Dispatches from Quarantine: Notes from an Unknown Island by Elizabeth Durham

2020-08-07T08:22:58-04:00

Dispatches from Quarantine Notes from an Unknown Island by Elizabeth Durham In the early days of the pandemic, I was inundated with messages about writing. Some of them were directly addressed to me, like invitations from various sectors of the University to join writing groups, or emails from academic journals calling for real-time analysis of the events unfolding so rapidly around us, all of us, around the world. Other messages were indirect, floating in our cultural midst, like a vague sense I should be keeping a diary of this moment or emailing far-flung family and friends, just to check in, or [...]

Dispatches from Quarantine: Notes from an Unknown Island by Elizabeth Durham2020-08-07T08:22:58-04:00

Dispatches from Quarantine, Part 1 by Cate Mahoney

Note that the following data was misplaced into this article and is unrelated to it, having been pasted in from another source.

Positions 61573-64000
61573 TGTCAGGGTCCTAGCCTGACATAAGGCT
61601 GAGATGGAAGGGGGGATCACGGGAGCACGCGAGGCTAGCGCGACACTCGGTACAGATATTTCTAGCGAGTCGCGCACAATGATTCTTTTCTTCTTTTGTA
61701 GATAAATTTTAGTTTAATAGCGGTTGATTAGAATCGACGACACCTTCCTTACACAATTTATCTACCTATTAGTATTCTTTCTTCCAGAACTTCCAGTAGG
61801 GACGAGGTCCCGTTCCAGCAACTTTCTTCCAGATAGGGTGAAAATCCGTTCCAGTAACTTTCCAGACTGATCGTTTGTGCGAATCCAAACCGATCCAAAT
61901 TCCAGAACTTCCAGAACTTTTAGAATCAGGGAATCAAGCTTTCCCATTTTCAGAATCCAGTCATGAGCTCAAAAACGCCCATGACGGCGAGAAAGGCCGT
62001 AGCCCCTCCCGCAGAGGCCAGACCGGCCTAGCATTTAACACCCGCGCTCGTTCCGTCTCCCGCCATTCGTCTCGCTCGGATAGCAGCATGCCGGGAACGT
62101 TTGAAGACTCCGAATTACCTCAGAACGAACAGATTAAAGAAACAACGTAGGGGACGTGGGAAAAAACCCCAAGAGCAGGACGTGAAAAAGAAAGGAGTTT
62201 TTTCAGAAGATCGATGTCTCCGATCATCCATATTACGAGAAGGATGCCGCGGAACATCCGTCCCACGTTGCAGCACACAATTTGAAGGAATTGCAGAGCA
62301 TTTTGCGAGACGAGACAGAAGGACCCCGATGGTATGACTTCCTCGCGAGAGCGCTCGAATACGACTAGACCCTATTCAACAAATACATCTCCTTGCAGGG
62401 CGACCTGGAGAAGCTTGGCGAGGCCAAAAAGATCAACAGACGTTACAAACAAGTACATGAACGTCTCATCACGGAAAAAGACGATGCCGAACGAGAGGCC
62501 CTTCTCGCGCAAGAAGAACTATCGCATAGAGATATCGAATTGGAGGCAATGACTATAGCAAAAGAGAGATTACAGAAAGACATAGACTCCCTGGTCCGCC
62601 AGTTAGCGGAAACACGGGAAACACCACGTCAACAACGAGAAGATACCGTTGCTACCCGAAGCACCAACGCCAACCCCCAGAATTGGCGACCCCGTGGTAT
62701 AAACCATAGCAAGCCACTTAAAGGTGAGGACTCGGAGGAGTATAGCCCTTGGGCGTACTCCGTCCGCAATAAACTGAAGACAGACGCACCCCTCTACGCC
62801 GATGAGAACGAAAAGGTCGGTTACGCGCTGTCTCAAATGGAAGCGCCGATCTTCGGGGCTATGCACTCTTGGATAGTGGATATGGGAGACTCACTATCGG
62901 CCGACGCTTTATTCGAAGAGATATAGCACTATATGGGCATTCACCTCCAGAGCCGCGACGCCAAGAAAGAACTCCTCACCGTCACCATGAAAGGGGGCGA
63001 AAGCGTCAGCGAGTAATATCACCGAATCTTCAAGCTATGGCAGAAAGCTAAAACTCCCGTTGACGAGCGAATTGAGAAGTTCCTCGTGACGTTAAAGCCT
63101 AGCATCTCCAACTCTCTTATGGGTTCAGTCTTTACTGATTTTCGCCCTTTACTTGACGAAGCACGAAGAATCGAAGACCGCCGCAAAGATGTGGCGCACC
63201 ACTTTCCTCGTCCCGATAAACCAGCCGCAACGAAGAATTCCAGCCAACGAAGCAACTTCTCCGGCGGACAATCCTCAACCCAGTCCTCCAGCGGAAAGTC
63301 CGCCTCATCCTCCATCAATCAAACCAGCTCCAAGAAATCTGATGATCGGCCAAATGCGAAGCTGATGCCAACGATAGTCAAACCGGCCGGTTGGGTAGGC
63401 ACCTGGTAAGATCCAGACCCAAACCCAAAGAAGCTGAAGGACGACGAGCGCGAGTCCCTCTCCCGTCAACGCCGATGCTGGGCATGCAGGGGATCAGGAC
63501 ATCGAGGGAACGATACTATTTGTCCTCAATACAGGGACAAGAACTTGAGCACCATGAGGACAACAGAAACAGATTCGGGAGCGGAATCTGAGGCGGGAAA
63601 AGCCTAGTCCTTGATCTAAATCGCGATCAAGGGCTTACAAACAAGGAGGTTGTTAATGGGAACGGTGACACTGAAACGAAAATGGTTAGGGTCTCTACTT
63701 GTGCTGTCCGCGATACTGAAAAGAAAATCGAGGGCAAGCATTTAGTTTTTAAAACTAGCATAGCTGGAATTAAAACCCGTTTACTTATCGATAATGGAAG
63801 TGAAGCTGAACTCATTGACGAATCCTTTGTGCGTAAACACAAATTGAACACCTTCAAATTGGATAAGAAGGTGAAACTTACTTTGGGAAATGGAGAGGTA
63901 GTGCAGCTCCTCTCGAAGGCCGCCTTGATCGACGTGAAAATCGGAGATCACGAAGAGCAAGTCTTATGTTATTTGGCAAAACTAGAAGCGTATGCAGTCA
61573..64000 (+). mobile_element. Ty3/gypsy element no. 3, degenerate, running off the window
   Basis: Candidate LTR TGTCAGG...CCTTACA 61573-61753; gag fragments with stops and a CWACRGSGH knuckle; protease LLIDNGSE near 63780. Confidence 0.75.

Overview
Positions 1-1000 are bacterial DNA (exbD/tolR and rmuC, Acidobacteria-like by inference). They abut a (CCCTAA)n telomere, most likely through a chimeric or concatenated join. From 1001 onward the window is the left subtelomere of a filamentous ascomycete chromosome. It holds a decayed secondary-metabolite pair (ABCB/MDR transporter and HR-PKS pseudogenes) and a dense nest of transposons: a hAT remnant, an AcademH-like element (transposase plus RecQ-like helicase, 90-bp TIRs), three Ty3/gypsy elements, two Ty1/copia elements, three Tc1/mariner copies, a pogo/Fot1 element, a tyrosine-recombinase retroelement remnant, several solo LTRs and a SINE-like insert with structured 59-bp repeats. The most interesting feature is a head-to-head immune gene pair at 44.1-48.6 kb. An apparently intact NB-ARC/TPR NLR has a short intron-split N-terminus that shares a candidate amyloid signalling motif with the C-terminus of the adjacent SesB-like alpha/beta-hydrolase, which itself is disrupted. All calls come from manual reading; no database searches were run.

2020-03-30T14:44:03-04:00

Dispatches from Quarantine, Part 1 by Cate Mahoney Hi, all! I truly hope this finds you and your loved ones in good health. Time seems to blur these days as we stay inside to flatten the curve of COVID-19. There has been a lot of talk across social media about writing in this time of crisis. You’ve heard of Love in the Time of Cholera? Who’s writing Love in the Time of Corona? (Ouch.) Many people are saying something along the lines of: "Well, you’re stuck inside, so use this time to be ultra-productive! There is simply no better time to write than [...]

Dispatches from Quarantine, Part 1 by Cate Mahoney2020-03-30T14:44:03-04:00

Writing at Its Best by Katherine Clifton

2020-03-20T12:07:07-04:00

Writing at Its Best by Katherine Clifton In this, the latest post in our series of reflections on the nature of "good writing," Katherine Clifton captures the cheer and comfort to be found in the utterance and performance of even simple words, especially in times of trial. Katherine, a member of the Class of 2015, coordinates the Religion and Forced Migration Initiative in the Office of Religious Life.    Thumped and bumped Groaned and moaned Thrashed and crashed   What do these words have in common? They rhyme. Dr. Seuss features them in Big Dog Little Dog. Two of Princeton’s newcomers [...]

Writing at Its Best by Katherine Clifton2020-03-20T12:07:07-04:00

Writerly Challenges and How to Overcome Them by Cate Mahoney

2019-12-04T15:51:29-05:00